When you start off the season by setting a new record for most losses, it is not surprising when a player or two starts spouting off. The Nets have had three in the last two weeks.
First, Chris Douglas-Roberts complained that the Nets were soft and played without heart shortly before they finally won a game. He got away with it because he was right and he was not complaining about himself. Unfortunately, he started a bad trend.
Terrence Williams came next. He showed some promise in the preseason and has had some strong games, but he has not played well lately. In nine minutes against the Knicks, he went 0 for 5 from the field with two personal fouls. He responded with an infamous twitter comments wondering about wishing that he had been drafted elsewhere.
As someone who was not a big fan of his going into the draft, I would bet that the Nets are thinking the same thing. Going into the draft the Nets had big weaknesses at both forward spots. Chris Douglas-Roberts has done a good job of providing some scoring, but he is a slasher and not a shooter. Williams was supposed to be a point forward who could be the Nets SF of the future.
Williams has been a huge disappointment so far. He is averaging 1.86 turnovers a game while shooting 35.6 percent from the field and 29.4 percent from three point range. Yet over 20 percent of his shots have been three pointers. About the only thing that he has done consistently well is rebound. For a player to have produced so little to mouth off so publicly is galling. The Nets rightfully benched him for two games.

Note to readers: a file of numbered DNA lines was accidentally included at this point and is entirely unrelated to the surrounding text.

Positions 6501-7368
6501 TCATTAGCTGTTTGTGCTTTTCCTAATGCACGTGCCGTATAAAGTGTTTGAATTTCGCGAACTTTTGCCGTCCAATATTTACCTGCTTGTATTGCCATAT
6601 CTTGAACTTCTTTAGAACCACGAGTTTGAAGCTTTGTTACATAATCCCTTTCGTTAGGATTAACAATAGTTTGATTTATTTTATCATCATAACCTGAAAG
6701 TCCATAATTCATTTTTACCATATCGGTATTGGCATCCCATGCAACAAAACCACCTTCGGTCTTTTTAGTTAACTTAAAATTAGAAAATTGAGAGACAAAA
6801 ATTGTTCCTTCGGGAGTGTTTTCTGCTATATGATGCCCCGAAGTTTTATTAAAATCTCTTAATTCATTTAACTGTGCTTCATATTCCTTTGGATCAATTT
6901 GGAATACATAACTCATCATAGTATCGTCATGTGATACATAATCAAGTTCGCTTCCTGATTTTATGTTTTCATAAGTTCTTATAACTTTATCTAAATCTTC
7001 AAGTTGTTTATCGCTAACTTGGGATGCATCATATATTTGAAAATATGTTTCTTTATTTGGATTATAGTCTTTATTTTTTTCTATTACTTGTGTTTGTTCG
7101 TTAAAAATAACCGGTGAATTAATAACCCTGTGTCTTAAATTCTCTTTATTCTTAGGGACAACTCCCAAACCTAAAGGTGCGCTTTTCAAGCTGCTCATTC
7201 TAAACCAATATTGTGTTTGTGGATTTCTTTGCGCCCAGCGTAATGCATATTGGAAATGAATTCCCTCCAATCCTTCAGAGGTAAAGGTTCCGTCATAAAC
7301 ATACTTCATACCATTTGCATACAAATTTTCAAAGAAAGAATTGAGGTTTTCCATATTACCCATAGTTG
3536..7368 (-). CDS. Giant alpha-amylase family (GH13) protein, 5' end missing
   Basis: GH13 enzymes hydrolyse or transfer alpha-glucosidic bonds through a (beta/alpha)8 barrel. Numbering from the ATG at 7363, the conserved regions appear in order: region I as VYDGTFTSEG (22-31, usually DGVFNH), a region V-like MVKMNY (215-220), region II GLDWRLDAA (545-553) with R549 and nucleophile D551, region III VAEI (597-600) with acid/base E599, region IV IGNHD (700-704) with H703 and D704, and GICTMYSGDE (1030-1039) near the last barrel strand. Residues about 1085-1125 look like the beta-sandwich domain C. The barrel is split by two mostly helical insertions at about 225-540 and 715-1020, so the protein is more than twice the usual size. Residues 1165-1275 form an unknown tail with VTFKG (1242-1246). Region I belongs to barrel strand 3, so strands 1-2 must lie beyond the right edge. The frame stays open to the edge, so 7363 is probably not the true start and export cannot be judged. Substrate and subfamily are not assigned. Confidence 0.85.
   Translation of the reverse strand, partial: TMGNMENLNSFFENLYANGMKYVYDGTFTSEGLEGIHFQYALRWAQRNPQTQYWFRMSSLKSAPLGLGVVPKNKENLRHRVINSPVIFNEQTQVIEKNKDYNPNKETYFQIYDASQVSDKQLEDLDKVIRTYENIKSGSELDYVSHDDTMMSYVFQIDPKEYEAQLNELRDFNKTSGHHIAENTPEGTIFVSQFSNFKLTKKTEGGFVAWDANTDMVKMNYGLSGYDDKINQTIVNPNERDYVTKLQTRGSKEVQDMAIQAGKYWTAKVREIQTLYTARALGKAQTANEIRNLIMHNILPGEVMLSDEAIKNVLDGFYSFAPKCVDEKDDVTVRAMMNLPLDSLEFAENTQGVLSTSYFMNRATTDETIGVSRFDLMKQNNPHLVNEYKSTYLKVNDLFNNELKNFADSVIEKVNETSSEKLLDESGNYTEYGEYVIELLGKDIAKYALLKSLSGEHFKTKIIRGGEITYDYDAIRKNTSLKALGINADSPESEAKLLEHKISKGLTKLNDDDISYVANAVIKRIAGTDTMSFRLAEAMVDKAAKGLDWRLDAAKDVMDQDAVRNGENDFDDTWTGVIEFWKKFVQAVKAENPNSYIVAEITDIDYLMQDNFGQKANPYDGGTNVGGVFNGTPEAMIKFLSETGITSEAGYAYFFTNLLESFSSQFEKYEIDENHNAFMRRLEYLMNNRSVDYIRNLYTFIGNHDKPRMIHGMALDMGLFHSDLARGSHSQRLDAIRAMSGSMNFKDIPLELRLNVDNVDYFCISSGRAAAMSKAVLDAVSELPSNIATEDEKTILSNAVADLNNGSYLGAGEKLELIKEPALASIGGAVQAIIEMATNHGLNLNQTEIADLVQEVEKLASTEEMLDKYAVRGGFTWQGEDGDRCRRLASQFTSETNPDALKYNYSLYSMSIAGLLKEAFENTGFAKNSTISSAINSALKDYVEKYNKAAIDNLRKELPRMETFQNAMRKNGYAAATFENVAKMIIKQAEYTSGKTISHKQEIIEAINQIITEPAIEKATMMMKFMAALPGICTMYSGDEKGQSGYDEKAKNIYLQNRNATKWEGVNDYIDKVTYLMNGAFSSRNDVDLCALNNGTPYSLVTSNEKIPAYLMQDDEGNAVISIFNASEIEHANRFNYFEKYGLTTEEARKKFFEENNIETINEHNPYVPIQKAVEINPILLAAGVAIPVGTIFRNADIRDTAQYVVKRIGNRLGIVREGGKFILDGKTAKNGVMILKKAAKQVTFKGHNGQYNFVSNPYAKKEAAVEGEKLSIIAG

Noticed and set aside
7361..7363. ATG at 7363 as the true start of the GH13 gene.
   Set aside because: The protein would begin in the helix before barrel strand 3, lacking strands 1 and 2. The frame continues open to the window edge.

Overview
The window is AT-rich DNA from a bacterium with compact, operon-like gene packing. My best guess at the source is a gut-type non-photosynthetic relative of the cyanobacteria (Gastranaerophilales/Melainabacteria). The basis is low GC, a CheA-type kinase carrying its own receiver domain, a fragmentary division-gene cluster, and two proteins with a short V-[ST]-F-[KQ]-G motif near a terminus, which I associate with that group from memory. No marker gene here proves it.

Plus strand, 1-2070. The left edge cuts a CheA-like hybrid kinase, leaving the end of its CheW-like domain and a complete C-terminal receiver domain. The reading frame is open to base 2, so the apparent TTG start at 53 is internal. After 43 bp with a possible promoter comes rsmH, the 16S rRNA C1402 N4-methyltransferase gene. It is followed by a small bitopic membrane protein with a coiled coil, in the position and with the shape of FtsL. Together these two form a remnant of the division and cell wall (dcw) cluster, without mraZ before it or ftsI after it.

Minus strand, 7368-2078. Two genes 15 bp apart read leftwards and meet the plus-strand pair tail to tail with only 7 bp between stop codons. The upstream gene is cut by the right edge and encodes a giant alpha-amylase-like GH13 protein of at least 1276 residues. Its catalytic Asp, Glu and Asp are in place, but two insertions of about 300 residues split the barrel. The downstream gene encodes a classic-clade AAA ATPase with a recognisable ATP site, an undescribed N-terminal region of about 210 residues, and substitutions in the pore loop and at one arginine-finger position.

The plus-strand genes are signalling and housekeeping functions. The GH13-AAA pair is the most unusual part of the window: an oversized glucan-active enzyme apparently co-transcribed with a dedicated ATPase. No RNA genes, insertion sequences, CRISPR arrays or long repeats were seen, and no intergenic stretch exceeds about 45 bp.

Williams did seem to take the benching the right way as he responded with 18 points on 8-14 shooting and 7 rebounds in the loss on Sunday to the Hawks. However, that was not the end of the bickering.
Rafer Alston has now jumped into the fray with his comments following the Nets loss to the Warriors on the 9th. "It's mind-boggling sometimes when you don't see the guys behind you doing that," he said after the Nets fell to 2-20.
"That's more hurtful than anything, is to not cheer your teammates on who are out there trying to get the job done. That's the way I was taught to do it: Play together and root for your teammate, whether you're in the game or not. The good teams do that. They stay together, no matter how the game is going."
What probably hurts the most is that Alston is correct. Since Lawrence frank was fired, the Nets have not shown much in the way of toughness. When teams hit them hard with a run, the Nets give up. The losing has gotten to them. Now with Douglas-Roberts out, the Nets are lacking a fiery presence that the team can feed off of.
Alston is not that player. He, like Williams, is shooting poorly. Alston is shooting only 34.5 percent from the filed and 30.8 percent on threes. He was supposed to be a veteran presence, but he has taken a lot of dumb shots and turned the ball over way too much.
Sadly, the Nets can and should expect more public grumbling as this team is already worn down by the losing. Too many players only play hard when they get off to a good start. At this rate, the Nets will be fortunate if they can avoid a new NBA record for fewest wins in a single season.